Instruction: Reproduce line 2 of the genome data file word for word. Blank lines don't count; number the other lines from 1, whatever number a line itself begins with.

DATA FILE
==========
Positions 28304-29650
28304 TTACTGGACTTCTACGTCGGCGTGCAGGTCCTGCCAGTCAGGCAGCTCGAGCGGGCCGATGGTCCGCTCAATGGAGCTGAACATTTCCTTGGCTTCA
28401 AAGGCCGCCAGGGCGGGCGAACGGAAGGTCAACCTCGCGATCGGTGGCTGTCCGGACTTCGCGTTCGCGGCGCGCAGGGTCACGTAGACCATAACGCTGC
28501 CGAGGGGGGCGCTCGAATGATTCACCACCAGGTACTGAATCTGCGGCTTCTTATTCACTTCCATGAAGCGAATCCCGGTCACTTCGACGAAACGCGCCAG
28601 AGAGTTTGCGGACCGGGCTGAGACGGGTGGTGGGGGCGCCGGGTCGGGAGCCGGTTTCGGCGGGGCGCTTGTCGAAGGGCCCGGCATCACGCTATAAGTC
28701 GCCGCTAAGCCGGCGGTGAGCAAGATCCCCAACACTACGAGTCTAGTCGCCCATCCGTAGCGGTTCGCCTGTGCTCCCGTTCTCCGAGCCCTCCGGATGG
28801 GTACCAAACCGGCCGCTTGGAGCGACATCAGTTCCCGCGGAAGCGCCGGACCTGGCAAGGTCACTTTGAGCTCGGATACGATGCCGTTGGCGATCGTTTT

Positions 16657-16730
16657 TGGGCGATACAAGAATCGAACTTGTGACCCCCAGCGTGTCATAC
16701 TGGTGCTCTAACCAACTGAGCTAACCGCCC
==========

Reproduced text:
28304 TTACTGGACTTCTACGTCGGCGTGCAGGTCCTGCCAGTCAGGCAGCTCGAGCGGGCCGATGGTCCGCTCAATGGAGCTGAACATTTCCTTGGCTTCA